Neues vom PostgreSQL Planet
Before, during, and after the GDPR came into town in 2018, there have been many ideas to solve the problem of deleting or hiding user data, using various layers of the software stack but also using various approaches (hard deletion, soft deletion, anonymization). Anonymization has been one of them which is known to be popular among the PostgreSQL-based organizations/companies.
We’ve had a small flurry of customers asking about tuning their OS for the best PostgreSQL performance. While the answer to this question is always ‘that depends on your hardware and workload’ and involves a lot of iteration between changing a setting and benchmarking, I thought I’d take a moment to point out that once you do manage to dial-in the settings, you should be writing a profile and deploying to your systems for tuned to make use of. Please, for the love of $diety, stop editing sysctl.conf and friends!
After my last post about ltree and recursive data in PostgreSQL people have asked me privately about performance issues. To share this information, I decided to come up with a follow up post to discuss this topic in a bit more detail. WITH RECURSIVE in PostgreSQL is efficient. However, ltree does have its strengths as well. Let us take a closer look …Preparing sample data
In preparation for a test I have created a table which contains a balanced tree:
How can you force a table to have at most one row? It is actually very easy by creating a unique expression index on a constant, with no column name references:
Finding relevant information quickly speeds up performance. For example, while reading a book in which you have to find a topic that you would like to read, if you know that it is in a certain chapter then you will simply go to that chapter, perhaps look through it and start reading the desired topic.
There are some very good responses in an email thread about whether to store binary data in Postgres or externally. The binary storage options discussed were:
PostgreSQL backend is a collection of processes forked from the main process called Postmaster. Each forked process has different roles and responsibilities in the backend. This article describes the responsibility of core backend processes that power the PostgreSQL system as we know it today. The overall PostgreSQL backend architecture can be illustrated by the image below:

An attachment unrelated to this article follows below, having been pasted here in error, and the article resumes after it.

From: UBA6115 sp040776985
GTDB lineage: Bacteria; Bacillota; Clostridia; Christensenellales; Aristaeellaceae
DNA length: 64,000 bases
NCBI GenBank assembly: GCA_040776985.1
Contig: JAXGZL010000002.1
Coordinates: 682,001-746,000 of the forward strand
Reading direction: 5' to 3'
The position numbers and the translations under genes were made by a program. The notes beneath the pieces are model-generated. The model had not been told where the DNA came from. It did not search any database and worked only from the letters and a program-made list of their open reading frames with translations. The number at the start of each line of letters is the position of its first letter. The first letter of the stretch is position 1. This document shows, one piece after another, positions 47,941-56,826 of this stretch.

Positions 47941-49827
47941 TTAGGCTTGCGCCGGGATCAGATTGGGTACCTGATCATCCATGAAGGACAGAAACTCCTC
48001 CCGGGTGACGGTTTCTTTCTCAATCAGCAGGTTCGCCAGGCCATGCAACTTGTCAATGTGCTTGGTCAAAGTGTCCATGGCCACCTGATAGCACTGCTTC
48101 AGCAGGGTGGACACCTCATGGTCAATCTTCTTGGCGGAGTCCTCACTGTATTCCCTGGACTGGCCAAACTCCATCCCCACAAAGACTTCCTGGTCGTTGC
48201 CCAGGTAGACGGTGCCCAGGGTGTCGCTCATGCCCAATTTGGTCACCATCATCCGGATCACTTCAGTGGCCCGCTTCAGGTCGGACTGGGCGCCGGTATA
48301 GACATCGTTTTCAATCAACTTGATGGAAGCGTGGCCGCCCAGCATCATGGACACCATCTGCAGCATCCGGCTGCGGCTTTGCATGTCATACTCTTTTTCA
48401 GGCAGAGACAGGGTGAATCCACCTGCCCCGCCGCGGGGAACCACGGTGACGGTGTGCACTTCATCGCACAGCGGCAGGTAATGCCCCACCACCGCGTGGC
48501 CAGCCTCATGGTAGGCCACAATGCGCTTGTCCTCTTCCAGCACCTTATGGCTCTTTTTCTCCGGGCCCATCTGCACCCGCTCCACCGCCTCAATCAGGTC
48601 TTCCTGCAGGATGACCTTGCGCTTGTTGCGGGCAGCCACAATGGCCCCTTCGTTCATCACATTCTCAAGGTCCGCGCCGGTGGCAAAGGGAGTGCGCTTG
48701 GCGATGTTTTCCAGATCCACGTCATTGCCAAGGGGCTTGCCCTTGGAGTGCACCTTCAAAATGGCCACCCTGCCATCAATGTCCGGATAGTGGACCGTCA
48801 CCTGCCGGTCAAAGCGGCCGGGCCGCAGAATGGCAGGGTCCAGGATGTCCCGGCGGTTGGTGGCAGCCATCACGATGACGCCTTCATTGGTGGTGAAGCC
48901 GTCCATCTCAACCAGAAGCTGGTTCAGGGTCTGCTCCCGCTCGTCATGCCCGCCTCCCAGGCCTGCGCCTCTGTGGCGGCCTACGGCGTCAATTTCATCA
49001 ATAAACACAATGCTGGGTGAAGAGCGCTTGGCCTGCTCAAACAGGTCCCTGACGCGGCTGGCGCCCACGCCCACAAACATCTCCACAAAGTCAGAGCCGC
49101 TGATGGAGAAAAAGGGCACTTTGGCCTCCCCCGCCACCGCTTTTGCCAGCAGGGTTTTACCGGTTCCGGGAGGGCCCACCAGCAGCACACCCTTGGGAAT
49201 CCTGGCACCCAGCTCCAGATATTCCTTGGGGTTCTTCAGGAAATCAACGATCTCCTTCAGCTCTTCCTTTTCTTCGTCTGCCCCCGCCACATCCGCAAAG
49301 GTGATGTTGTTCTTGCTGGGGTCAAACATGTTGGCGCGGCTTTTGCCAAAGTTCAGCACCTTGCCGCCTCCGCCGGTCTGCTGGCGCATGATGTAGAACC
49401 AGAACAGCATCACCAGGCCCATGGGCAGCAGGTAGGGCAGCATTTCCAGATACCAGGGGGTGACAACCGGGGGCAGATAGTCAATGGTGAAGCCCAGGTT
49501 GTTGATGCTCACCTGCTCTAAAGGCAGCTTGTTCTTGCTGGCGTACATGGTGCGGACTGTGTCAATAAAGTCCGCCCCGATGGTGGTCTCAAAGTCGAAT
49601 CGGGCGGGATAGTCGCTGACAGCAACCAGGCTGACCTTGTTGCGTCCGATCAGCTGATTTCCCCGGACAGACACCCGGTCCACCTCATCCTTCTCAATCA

“If we had this data what would it mean?” – these kinds of questions can be answered using plain SQL. The technique you will need in PostgreSQL is a “hypothetical aggregate” which is of course part of the ANSI SQL standard. This post will show what an hypothetical aggregate is good for and how it works.
What happens if you try to drop a table that is referenced by another table?ORA-2449 and the Constraint Dependencies
Oracle clients seems somehow a little goofy when you have to deal with dependencies.
Imagine you have two tables, a that references table b; you can generate the tables as follows:
My employer, EnterpriseDB, has been organizing events where potential customers and interested people can ask me questions while enjoying a meal. I thought the idea was strange, but I have done it ten times, and they have gone very well. The Q&A portion usually lasts one hour and forty-five minutes.
A reader provided us a feedback about a wrong listing.PostgreSQL 11 Server Side Programming Errata Corrige
I have already written about how my first book on PostgreSQL, named PostgreSQL 11 Server Side Programming Quick Start Guide, gained more attention.
Since SQL/MED (Management External Data) was implemented in PostgreSQL, hundreds of projects have emerged that try to connect PostgreSQL with other data sources. Just by doing a simple search on GitHub with the keys “postgres” + “fdw” you can figure that out.